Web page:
HAVE YOU SAVED ENOUGH FOR CLOSING COSTS?
There are many potential homebuyers, and even sellers, who believe that they need at least a 20% down payment in order to buy a home or move on to their next home. Time after time, we have dispelled this myth by showing that many loan programs allow you to put down as little as 3% (or 0% with a VA loan).
If you have saved up your down payment and are ready to start your home search, one other piece of the puzzle is to make sure that you have saved enough for your closing costs.
Freddie Mac defines closing costs as:
“Closing costs, also called settlement fees, will need to be paid when you obtain a mortgage. These are fees charged by people representing your purchase, including your lender, real estate agent, and other third parties involved in the transaction.
Here in Los Angeles, a buyer’s closing costs are usually between 1-3% of the purchase price. The range largely depends on the price of the home, your specific loan program, and if you are choosing to pay your property taxes and homeowners insurance through an escrow account arranged by your lender (so that a portion is paid monthly with your mortgage).
We’ve heard from many first-time home buyers that they wished that someone had let them know that closing costs could be so high. If you think about it, with a low down payment program, your closing costs could equal the amount that you saved for your down payment.I can help you ballpark how much you need based on your situation, typical closing figures, and numbers from your lender.
Here is a list of just some of the fees/costs that may be required before close of escrow:
Government recording costs
Credit report fees
Lender origination fees
Tax service fees
Homeowner’s Association fees
And interest on your loan prorated from the day your loan funds until your first regular billing period.
The total amount can range from just a couple thousand to tens of thousands depending on the property you are purchasing, but typically less than 1-3% on homes in the $500,000 to $2,000,000. Yes, that is a large range. We can narrow it down further if we know your budget, your loan program, what time of year you are closing and whether you are pre-paying homeowners’ insurance and property taxes.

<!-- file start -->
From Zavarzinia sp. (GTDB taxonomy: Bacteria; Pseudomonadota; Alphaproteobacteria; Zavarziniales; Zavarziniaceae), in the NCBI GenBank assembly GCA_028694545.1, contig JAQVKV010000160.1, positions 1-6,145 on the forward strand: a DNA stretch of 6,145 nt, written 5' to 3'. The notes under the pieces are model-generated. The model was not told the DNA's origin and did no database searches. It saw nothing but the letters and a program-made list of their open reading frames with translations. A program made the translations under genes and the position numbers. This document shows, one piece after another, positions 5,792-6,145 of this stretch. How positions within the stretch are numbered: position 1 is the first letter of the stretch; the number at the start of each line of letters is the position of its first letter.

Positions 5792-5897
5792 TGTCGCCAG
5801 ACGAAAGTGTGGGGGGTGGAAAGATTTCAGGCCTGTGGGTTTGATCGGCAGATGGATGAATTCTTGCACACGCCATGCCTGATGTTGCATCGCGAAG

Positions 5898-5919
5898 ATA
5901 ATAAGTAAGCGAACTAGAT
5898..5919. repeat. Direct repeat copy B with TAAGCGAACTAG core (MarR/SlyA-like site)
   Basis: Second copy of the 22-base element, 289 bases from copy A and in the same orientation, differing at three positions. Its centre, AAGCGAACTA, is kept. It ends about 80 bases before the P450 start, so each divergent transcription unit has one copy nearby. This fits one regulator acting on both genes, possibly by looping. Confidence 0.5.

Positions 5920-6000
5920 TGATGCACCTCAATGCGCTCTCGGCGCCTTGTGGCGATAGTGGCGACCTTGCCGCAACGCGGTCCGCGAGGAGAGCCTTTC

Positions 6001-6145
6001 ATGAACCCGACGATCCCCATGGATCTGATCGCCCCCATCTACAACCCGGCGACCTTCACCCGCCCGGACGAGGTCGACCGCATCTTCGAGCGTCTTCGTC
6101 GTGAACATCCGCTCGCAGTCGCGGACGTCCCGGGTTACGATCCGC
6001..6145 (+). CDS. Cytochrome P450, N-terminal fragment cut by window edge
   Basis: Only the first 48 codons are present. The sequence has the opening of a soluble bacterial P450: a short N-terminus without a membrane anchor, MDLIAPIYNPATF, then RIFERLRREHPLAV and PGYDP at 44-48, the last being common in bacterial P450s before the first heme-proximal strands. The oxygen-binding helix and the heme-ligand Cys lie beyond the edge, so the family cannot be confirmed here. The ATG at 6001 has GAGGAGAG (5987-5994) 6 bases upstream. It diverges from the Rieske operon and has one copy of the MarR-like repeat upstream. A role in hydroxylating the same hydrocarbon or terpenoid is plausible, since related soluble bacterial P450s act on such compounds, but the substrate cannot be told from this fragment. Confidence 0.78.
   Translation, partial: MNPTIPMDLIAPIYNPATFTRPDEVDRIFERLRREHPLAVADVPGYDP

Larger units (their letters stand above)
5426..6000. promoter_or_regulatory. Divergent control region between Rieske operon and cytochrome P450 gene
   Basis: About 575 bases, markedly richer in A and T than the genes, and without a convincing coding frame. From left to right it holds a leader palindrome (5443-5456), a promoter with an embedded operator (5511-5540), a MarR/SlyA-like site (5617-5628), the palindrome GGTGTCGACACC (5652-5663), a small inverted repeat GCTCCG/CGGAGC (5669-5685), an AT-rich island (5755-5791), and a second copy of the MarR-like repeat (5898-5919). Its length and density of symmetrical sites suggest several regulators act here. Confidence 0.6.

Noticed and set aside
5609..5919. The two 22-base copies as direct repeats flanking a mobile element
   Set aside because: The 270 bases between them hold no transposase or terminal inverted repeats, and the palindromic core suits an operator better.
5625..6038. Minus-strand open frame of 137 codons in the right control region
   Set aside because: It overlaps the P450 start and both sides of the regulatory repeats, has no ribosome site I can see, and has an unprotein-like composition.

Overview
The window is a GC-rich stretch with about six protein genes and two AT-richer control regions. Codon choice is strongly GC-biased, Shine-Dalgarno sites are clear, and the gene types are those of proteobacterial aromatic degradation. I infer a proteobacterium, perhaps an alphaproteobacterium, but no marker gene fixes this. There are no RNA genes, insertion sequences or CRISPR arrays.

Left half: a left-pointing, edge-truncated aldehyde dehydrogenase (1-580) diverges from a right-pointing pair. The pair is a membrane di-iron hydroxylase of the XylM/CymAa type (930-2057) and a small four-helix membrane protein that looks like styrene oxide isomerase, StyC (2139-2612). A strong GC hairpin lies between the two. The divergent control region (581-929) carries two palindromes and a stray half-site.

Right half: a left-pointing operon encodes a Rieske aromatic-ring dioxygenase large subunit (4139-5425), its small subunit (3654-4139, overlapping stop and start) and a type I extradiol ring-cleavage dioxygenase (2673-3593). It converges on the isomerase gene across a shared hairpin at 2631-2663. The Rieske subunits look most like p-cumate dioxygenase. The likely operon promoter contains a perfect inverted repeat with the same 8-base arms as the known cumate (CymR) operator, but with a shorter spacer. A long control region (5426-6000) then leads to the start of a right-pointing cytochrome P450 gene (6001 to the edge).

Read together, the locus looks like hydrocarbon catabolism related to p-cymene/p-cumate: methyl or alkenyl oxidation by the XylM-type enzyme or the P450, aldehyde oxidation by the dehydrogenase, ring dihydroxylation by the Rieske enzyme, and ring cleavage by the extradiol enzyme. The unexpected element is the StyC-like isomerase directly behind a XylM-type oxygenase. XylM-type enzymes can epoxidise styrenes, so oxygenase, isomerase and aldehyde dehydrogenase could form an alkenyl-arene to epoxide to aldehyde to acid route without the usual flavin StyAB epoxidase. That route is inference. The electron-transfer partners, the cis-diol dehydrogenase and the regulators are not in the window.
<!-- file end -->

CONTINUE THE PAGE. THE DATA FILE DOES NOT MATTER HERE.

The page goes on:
Is there any way to avoid paying closing costs?
YES! While you will still have some costs associated with buying a house, there are several ways you can minimize your out of pocket expenses. Work with your lender and real estate agent to see how you can decrease or defer your closing costs. There are no-closing mortgages available, but they end up costing you more in the end with a higher interest rate. Or you can wrap the closing costs into the total cost of the mortgage (meaning you’ll end up paying interest on your closing costs). We can also negotiate with the seller over who pays these fees. Sometimes the seller will agree to assume the buyer’s closing fees to get the deal finalized.
Additional Out of Pocket Expenses
In addition to closing costs due just before you complete your transaction, you will also have out of pocket expenses during escrow. Typically you will pay for your home appraisal through your lender by credit card and will pay any property inspectors either by credit card or by check and sometimes Venmo. You’ll want to budget at least $600 for a general property inspection and termite inspection, and and additional $600 for sewer and chimney inspections when buying a house. Other reports, like foundation, roof, arborists, surveyors and so on, vary in cost from free to hundreds and sometimes more, and are typically ordered on a case by case basis.
Money for free?
In addition to any credits you get from the Seller or combined into your loan, most buyers who are renting will get their security deposit refunded from their landlord after they move into their new home. Typically a landlord has 3 weeks to get that to you after your lease ends. For some, that’s enough for their first month’s mortgage or moving costs. Unlike rent which is paid at the beginning of the month, mortgages are like credit cards: they are billed at the end of the billing period instead of the beginning. You will not have to make your first mortgage payment until after the first billing cycle—it will feel like you’ve skipped a payment. None of this is free money. It all balances out in the end, however, much of your closing costs and mortgage interest may be tax deductible. Speak with your tax advisor to confirm your tax savings and see if you can adjust your witholdings on your paycheck so that you have fewer taxes taken out of your paycheck each month to account for any tax savings you might qualify for by owning a home.
Make sure you budget enough for your down payment, inspections, moving expenses, and closing costs. You can get help for some of it. Speak with your lender and agent early and often to determine how much you’ll be responsible for at closing so that you can prepare acordingly.